# When atoms “move”, do their electrons generate a net magnetic field relative to the motion?

It seems to me that the atoms the make up all the matter on Earth, are always in motion. The Earth rotates and it revolves around the sun. It also revolves around the Galactic center. And, we are moving relative to the Andromeda Galaxy. If all that movement is causing the electrons in the atoms of the world to generate weak magnetic fields, there must be some ambient, net magnetic field around us and around the Earth due to this motion. If this could be measured, and all the know motions subtracted, would we see a residual magnetic field due to some absolute linear motion through the Universe? Would that tell us anything about the nature of the Universe and our position in it? Also, it's seems, this could be used as a navigation tool.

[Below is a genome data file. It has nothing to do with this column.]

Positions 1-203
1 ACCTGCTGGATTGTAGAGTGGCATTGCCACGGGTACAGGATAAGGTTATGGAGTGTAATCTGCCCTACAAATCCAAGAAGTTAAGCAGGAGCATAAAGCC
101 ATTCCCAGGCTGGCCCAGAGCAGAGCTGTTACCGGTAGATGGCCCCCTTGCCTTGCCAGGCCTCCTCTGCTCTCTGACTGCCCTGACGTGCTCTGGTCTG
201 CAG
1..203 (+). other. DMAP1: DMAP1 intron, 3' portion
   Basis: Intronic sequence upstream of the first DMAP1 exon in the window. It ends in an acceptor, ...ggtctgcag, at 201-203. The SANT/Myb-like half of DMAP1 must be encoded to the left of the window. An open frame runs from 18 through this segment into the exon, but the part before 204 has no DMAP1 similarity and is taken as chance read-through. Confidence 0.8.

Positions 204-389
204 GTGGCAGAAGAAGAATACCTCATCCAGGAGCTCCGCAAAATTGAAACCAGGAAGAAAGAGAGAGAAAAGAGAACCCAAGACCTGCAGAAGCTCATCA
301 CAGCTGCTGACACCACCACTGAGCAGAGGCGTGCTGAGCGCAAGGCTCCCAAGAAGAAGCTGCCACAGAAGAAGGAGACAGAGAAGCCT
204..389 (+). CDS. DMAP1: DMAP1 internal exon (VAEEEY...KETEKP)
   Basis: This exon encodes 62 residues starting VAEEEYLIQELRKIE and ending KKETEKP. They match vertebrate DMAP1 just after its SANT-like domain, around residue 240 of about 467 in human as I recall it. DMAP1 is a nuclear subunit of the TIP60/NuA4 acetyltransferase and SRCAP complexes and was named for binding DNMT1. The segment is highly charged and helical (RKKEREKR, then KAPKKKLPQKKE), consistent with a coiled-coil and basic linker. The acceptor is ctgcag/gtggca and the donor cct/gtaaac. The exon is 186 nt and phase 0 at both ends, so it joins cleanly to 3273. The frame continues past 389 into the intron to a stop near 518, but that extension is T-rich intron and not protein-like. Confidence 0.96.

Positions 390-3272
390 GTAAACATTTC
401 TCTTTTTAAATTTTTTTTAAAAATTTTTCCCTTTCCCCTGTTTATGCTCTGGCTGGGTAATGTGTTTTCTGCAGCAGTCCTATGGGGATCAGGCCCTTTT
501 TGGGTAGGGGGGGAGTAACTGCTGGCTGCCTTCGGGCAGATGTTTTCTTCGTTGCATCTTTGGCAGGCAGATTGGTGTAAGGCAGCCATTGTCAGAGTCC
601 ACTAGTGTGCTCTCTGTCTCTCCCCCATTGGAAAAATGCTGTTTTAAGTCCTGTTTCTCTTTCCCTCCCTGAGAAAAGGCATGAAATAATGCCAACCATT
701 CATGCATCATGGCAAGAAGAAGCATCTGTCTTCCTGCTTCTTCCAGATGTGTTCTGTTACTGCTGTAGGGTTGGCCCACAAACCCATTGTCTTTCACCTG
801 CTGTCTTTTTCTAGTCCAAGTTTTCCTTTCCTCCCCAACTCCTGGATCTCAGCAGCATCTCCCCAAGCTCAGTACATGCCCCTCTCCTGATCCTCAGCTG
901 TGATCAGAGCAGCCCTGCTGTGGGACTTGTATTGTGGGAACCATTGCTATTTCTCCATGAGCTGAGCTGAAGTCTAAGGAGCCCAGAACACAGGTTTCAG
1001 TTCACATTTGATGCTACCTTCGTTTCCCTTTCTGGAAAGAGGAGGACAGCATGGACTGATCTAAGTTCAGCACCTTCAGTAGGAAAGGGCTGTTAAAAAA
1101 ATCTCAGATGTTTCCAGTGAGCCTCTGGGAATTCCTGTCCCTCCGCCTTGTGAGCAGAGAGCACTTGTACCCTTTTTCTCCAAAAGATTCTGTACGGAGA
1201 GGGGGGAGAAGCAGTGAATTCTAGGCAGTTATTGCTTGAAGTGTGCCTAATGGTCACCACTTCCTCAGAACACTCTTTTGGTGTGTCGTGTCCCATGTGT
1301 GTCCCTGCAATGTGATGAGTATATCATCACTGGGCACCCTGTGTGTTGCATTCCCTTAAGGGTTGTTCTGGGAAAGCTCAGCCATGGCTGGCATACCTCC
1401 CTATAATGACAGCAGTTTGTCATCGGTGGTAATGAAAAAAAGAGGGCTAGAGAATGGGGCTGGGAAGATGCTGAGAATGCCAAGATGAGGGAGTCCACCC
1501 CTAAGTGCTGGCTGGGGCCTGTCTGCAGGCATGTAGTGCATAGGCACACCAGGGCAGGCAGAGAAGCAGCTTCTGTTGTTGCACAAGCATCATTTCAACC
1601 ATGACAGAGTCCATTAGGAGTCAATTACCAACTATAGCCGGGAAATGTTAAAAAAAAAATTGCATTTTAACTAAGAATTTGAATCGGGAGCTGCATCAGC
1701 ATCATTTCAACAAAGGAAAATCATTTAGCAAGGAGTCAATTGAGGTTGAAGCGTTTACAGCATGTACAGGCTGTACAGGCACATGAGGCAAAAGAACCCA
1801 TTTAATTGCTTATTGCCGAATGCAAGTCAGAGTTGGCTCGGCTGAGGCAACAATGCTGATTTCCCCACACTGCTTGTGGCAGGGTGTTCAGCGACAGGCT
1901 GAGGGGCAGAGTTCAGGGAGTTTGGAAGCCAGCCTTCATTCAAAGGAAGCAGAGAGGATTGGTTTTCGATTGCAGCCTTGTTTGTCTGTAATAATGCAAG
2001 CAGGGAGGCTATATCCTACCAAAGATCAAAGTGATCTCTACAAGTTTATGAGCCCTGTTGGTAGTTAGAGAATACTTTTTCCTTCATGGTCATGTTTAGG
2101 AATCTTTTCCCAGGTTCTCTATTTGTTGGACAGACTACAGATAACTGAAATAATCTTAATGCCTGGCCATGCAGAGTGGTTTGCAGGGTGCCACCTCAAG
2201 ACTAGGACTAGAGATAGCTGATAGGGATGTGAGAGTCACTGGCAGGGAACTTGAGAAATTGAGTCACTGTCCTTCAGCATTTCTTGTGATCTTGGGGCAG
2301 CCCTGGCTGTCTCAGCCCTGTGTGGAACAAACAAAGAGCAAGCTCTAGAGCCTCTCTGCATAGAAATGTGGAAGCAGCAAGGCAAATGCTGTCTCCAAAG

• accelerating -not moving- electrons emit EM radiation – user98038 Jan 8 '17 at 22:02
• @aK1974 I think we are both wrong ( I upticked) , he is talking of uniform moving charges creating a magnetic field – anna v Jan 9 '17 at 9:04

An easy straightforward test for this idea is to use the fact that in your body, there are $7*10^{27}$, that is seven billion billion billion, atoms, give or take. They do move around inside your body, but the main point is that you personally are not magnetic because the overall magnetic field of all these atoms is zero.